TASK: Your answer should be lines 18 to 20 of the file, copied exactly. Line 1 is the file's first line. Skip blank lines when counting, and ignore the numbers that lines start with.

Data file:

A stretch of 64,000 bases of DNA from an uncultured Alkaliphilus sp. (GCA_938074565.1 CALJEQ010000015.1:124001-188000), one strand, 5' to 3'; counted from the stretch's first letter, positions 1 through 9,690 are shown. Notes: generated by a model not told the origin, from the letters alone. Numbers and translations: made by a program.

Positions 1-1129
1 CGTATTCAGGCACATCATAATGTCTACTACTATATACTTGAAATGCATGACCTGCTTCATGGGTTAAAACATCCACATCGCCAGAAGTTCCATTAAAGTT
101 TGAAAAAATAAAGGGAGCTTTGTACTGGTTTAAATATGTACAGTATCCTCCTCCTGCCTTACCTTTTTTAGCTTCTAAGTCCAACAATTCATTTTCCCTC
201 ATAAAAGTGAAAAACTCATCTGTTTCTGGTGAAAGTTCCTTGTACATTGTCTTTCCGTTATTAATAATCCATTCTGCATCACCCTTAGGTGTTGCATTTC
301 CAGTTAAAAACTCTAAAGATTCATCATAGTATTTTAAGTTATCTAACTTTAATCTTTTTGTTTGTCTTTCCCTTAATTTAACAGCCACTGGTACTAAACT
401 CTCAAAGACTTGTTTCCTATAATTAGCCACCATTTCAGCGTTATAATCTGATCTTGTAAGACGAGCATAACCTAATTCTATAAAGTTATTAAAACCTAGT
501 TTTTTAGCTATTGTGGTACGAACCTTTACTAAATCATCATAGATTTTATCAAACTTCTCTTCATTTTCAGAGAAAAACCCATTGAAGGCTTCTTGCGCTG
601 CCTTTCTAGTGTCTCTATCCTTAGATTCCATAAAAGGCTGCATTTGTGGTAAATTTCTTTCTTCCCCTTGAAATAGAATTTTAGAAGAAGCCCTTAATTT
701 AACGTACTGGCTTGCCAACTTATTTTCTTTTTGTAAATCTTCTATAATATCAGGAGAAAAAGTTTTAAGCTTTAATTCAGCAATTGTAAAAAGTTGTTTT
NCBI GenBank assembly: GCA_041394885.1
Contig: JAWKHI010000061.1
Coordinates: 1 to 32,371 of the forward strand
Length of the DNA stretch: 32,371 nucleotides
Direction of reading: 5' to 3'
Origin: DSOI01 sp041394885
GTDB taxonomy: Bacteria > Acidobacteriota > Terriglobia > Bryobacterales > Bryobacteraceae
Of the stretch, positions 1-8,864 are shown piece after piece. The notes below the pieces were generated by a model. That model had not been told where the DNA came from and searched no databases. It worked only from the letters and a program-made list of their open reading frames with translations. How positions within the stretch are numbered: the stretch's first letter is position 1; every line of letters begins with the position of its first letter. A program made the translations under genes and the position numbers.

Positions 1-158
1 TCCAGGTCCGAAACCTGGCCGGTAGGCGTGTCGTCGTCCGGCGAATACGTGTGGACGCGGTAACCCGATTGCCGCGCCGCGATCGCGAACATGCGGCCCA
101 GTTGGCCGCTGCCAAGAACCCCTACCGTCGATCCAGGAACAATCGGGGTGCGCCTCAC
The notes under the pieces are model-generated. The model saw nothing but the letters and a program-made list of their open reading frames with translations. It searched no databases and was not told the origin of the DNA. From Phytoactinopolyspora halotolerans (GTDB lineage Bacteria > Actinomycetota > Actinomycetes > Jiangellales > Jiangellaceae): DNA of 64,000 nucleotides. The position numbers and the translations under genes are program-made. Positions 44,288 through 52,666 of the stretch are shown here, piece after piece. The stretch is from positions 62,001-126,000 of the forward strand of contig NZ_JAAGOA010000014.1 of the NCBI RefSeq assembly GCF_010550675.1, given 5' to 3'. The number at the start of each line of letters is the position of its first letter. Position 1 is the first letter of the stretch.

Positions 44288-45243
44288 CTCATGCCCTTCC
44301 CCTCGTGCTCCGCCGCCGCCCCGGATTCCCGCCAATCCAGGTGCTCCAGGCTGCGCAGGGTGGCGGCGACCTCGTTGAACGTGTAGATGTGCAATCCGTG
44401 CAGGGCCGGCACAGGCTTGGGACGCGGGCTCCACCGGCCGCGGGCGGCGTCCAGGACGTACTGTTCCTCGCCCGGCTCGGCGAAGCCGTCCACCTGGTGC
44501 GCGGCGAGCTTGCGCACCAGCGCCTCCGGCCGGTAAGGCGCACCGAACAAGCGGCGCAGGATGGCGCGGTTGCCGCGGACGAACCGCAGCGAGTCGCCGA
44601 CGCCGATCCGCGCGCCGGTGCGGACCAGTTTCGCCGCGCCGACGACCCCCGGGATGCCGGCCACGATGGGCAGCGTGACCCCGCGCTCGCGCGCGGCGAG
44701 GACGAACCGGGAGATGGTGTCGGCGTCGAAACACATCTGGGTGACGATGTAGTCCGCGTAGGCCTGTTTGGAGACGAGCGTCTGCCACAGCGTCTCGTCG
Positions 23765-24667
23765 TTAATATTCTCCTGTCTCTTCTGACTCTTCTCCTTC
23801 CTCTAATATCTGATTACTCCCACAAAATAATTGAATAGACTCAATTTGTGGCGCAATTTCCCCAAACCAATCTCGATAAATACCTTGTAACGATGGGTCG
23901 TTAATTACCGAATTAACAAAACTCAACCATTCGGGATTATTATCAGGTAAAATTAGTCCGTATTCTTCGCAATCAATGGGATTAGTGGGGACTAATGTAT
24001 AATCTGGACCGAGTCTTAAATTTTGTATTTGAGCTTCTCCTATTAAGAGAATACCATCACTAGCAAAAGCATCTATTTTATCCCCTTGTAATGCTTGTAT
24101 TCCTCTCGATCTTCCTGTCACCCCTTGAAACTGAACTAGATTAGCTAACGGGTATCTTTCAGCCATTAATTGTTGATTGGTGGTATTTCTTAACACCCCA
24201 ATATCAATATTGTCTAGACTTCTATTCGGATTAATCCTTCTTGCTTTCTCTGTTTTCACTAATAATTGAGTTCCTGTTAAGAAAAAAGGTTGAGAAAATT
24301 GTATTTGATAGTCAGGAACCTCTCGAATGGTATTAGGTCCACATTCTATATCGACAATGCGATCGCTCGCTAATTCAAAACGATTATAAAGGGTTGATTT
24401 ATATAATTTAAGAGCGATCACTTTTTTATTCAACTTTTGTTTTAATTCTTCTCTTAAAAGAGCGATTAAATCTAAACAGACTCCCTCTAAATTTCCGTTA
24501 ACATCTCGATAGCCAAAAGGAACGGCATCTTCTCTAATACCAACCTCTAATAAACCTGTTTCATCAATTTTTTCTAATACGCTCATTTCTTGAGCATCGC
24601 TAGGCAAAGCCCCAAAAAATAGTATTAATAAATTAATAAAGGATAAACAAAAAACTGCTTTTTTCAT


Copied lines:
Of the stretch, positions 1-8,864 are shown piece after piece. The notes below the pieces were generated by a model. That model had not been told where the DNA came from and searched no databases. It worked only from the letters and a program-made list of their open reading frames with translations. How positions within the stretch are numbered: the stretch's first letter is position 1; every line of letters begins with the position of its first letter. A program made the translations under genes and the position numbers.

Positions 1-158
1 TCCAGGTCCGAAACCTGGCCGGTAGGCGTGTCGTCGTCCGGCGAATACGTGTGGACGCGGTAACCCGATTGCCGCGCCGCGATCGCGAACATGCGGCCCA